and Chris Bryant
Bill Ackman’s decision to return $4 billion to investors rather than execute a controversial SPAC deal shows remarkable calm. But it’s unlikely to keep the risk-takers flocking to Pershing Square Tontine (better known as PSTH). Not only did it fail to put together an impressive correlation, but non-academic investors burned to bet on PSTH hoping it would. Ackman offers them a consolation prize: it is not yet clear how sustainable and valuable that prize is.
Ackman is not the first SPAC manager to recognize that “empty cash” companies have reached a limit, but as PSTH was the largest ever created it still represents a bad move for this asset class.
More than six “blank check” companies have liquidated so far in 2022, according to SPAC Research data, and I expect many more to close in the coming months. The Securities and Exchange Commission (SEC) has made banks reluctant to merge, and shareholders are increasingly asking for their money back instead of funding deals. Many of these “missile companies” are also running against their two-year deadline to complete the program.
Ironically, Ackman’s car company was lucky, as he discovered early on many of the problems that have proven to be the demise of SPACs, namely the perverse incentives of managers and the tendency of investors to take their money.
Launched in July 2020, PSTH sought to correct this distortion—Ackman rejected the free shares that SPAC founders award themselves and offered additional collateral to shareholders who agreed not to give up their money. And yet, PSTH ended up being demolished by the same negative protests as other SPACs.
The deal it wanted to make with Universal Music Group NV last year was rejected by the SEC. This caused great frustration among retail investors who felt they were missing out on a great opportunity (Universal Music made a deal with Ackman’s hedge fund). The failure was also used to make PSTH the target of a (baseless in my view) shareholder suit that claimed it was an illegal investment company, which PSTH has denied.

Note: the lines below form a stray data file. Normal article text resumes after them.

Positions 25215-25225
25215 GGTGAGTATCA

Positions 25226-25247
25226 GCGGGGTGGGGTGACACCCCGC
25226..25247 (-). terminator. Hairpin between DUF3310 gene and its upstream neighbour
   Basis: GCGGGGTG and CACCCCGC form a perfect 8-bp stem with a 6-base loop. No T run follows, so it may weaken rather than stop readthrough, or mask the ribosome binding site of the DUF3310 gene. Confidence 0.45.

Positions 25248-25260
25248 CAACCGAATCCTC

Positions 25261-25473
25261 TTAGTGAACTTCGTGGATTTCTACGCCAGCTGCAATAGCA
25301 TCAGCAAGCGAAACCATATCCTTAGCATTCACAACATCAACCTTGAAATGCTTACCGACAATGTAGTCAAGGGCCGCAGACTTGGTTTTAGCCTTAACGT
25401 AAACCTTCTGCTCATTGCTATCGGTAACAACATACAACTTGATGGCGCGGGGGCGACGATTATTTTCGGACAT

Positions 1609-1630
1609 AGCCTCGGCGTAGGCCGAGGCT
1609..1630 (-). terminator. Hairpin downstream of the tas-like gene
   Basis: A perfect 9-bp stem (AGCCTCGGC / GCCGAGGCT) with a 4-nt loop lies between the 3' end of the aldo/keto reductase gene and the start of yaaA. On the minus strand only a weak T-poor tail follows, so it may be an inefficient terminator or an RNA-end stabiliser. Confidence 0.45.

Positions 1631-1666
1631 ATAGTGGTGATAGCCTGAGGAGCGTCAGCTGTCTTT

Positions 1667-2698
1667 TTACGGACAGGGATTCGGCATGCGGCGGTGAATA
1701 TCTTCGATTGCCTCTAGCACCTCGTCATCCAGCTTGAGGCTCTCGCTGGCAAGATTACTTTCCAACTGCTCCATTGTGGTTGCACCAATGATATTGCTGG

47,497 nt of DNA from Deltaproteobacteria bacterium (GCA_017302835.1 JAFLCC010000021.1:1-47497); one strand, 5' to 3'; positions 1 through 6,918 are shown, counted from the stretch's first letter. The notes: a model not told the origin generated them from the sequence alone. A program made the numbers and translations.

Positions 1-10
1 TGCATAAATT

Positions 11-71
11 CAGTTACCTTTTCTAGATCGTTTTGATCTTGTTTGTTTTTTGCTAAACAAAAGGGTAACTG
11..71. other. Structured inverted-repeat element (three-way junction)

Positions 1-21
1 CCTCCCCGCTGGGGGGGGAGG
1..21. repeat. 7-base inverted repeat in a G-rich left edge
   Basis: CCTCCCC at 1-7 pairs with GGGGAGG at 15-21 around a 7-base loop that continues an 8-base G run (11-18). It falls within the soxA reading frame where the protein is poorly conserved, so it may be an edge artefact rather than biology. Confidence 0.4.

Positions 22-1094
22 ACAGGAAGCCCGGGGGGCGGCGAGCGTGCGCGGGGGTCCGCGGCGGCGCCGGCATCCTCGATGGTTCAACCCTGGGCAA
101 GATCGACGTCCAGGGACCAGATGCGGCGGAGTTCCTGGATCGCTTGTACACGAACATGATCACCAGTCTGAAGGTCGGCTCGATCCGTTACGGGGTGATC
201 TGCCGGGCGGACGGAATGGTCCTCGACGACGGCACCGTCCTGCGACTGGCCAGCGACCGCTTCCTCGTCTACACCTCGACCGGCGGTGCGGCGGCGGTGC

The upshot of all this drama is that PSTH shareholders who bought it at its IPO price will get their money back later this month, plus interest. It’s not such a bad ending when you consider what some SPACs lose to their shareholders in ill-conceived deals. The performance index of SPACs that have completed their mergers has fallen by more than 75% in the past year. Unfortunately, many small investors unwisely bought PSTH at a premium of $20 per share. Those who entered PSTH derivatives (options or warrants) will have lost even more.
But they will not be left empty-handed. Ackman gives them rights, called SPARs, to participate in an unspecified future plan. In theory, Pershing Square SPARC Holdings is an improvement on the typical “blank check” company. Investors won’t have to park money at a lower rate of return until SPARC acquires a target company, which could take years. Instead, they’ll be prompted to opt-in as soon as Ackman finds something to buy. Therefore, SPARC saves issuance fees (about 7% for a traditional IPO and 5.5% for a SPAC).
IPOs are dying and the SPAC’s reputation is tarnished, so a company looking to go public may find the business price security that an SPRC offers very attractive. PSTH’s stock derivatives are set to expire worthless, so the fact that they are trading above $0 suggests that investors continue to have faith in Ackman’s trading ability.
But SPARs need to get the SEC’s “blessing” and, at least initially, will trade over the counter instead of Wall Street. This can reduce their prices and liquidity.
It will not be easy to convince the “unicorn” company to bet on the innovative IPO structure, and investors who “bled” with Ackman’s financial innovations will be doubly reluctant. Only if he gives them a “juicy” plan will he get their forgiveness.